As for Miracle Whip, Thursday’s move was a creative and entertaining marketing stunt that fit its brand image well. Though it elicited many negative comments from consumers, it mostly drew attention to its product in a big way. Miracle Whip’s marketing team showed America how the spread differs from “boring” mayonnaise (implying Hellmann’s) and made it easy for fans of both products to take sides.

Perhaps Hellmann’s wasted their time hiring Bobby Flay… Stephen Colbert was willing to act as spokesman the entire time.

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Delicious-looking tomatoes, photo from stock.xchng taken by Jarsem

Hunt's wants to be considered when your tomatoes stop looking this fresh.

While watching Alton Brown make amazing-looking beer cheese bread on “Good Eats” last week, I saw a commercial for Hunt’s tomatoes featuring other Food Network personality George Duran. It caught my eye because not only was it promoting Hunt’s products in a somewhat amusing way, it was also promoting an integrated marketing campaign.

The idea

Similar to the campaign featured in my potato post, Hunt’s is also trying to show consumers the more versatile side of a vegetable (fruit?). Just in time for fall and winter weather, Hunt’s is positioning its “FlashSteamed” canned tomatoes as the perfect substitute for garden-fresh ones. To emphasize this, Hunt’s has hired a celebrity spokesperson, created recipes using the product and sponsored a contest. All align with its Crash Kitchen Tour campaign.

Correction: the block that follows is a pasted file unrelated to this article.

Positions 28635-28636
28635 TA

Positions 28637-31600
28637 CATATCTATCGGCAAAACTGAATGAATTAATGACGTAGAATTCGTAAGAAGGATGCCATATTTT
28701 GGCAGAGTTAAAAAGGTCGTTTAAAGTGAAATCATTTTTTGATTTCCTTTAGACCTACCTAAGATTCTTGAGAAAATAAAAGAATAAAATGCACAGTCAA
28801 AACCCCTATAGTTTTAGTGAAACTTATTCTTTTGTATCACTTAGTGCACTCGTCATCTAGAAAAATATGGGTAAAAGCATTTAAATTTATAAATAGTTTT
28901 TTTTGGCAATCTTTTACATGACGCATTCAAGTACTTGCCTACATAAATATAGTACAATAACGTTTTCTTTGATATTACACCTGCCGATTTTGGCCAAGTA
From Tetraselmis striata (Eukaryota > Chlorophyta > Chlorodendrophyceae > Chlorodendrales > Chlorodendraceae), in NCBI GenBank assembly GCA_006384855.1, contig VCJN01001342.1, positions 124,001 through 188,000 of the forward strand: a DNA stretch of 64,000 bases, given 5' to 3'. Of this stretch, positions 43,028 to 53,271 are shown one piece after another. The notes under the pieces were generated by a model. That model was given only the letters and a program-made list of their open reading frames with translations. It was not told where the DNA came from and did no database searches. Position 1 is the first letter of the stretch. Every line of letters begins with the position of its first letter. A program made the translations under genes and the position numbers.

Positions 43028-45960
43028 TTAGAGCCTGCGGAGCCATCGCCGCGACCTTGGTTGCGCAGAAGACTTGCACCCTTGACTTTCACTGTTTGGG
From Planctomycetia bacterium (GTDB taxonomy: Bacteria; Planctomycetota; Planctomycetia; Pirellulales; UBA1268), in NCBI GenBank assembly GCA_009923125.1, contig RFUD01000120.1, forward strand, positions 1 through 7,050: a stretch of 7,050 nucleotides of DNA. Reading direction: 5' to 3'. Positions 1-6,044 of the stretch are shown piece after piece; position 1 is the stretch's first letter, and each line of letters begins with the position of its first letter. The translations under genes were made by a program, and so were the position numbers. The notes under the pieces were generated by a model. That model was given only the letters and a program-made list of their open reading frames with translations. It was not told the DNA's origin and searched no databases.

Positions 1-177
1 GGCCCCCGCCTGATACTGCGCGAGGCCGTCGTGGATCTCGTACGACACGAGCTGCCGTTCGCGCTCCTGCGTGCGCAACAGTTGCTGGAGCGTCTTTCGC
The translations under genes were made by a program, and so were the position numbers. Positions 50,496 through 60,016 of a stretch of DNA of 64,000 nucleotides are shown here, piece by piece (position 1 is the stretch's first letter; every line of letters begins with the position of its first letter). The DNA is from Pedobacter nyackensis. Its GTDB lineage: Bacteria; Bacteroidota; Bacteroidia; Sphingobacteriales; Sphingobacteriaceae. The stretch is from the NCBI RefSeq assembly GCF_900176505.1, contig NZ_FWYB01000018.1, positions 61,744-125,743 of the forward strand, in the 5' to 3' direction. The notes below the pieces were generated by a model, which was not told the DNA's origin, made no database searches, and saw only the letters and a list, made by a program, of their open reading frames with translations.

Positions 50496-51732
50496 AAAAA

The spokesperson

Chef George Duran, who has hosted several shows on the Food Network and written a cookbook, is now using his sense of humor, expertise and quirky take on food to promote Hunt’s tomatoes. In addition to starring in the commercial, Duran also created recipes using Hunt’s products that are featured on both the brand’s Web site and in a YouTube video hosted by the chef. Duran was also a key component to the contest discussed below and he regularly uses his Twitter account to tweet about his work for Hunt’s. Basically, there would be no campaign without Duran.

The contest

October 6 was the deadline to enter to become one of 1,000 Hunt’s-sponsored party hosts. Hunt’s asked winners to host a “Backyard Garden Fresh Party” in their own homes on October 24 and share their experiences on a site called House Party. Two party hosts won the grand prize of having George Duran “crash” their parties. He helped them cook one of his recipes featuring Hunt’s tomato products.

Hunt’s sent “party packs” with coupons, a Hunt’s logo apron, recipes and party ideas to all 1,000 hosts. House Party allowed hosts from all over the country to post pictures, comments and videos from their parties to one page. The idea was for consumers to throw a garden-inspired party in any type of weather. This ties back to the brand’s key message that canned tomatoes can be enjoyed any time of the year.

The effort

I think this campaign had some brilliant ideas. George Duran’s YouTube video and commercial draws attention to Hunt’s products. The contest got food-lovers thinking about Hunt’s and its key messages. The use of House Party was very creative and the page now serves as documentation of many happy Hunt’s consumers and their parties. The campaign even utilized other social media tools with Duran’s tweets and a Facebook page.

However, I’m not sure these ideas were promoted in the most effective ways. For instance, I was able to find exactly one press release on the campaign, and it was not on the Hunt’s site nor on the site of its parent company, ConAgra Foods. I may not have all the information, but it appears to me that promotion for this campaign was done at the last minute. Even the brand’s Facebook page seems like it was only created a month ago with the sole purpose of providing materials from the campaign.